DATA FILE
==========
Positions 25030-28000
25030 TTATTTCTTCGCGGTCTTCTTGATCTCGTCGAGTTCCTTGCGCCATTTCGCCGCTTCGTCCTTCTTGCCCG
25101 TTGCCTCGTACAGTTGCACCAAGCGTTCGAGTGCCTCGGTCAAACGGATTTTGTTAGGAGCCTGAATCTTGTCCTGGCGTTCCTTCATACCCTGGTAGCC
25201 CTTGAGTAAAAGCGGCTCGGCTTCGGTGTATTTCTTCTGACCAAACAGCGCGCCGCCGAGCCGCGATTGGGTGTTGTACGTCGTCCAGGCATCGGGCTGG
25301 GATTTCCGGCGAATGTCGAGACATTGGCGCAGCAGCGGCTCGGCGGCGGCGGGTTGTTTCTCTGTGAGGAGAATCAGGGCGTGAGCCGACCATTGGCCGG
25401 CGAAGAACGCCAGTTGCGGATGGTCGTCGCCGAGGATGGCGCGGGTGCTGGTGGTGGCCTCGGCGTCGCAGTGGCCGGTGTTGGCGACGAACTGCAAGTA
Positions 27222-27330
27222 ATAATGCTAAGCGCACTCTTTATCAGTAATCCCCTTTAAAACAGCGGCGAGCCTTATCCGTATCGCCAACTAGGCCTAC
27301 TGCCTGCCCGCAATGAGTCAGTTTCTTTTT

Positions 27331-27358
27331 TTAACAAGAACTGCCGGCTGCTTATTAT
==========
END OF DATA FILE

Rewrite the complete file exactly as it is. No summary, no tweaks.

Positions 25030-28000
25030 TTATTTCTTCGCGGTCTTCTTGATCTCGTCGAGTTCCTTGCGCCATTTCGCCGCTTCGTCCTTCTTGCCCG
25101 TTGCCTCGTACAGTTGCACCAAGCGTTCGAGTGCCTCGGTCAAACGGATTTTGTTAGGAGCCTGAATCTTGTCCTGGCGTTCCTTCATACCCTGGTAGCC
25201 CTTGAGTAAAAGCGGCTCGGCTTCGGTGTATTTCTTCTGACCAAACAGCGCGCCGCCGAGCCGCGATTGGGTGTTGTACGTCGTCCAGGCATCGGGCTGG
25301 GATTTCCGGCGAATGTCGAGACATTGGCGCAGCAGCGGCTCGGCGGCGGCGGGTTGTTTCTCTGTGAGGAGAATCAGGGCGTGAGCCGACCATTGGCCGG
25401 CGAAGAACGCCAGTTGCGGATGGTCGTCGCCGAGGATGGCGCGGGTGCTGGTGGTGGCCTCGGCGTCGCAGTGGCCGGTGTTGGCGACGAACTGCAAGTA
Positions 27222-27330
27222 ATAATGCTAAGCGCACTCTTTATCAGTAATCCCCTTTAAAACAGCGGCGAGCCTTATCCGTATCGCCAACTAGGCCTAC
27301 TGCCTGCCCGCAATGAGTCAGTTTCTTTTT

Positions 27331-27358
27331 TTAACAAGAACTGCCGGCTGCTTATTAT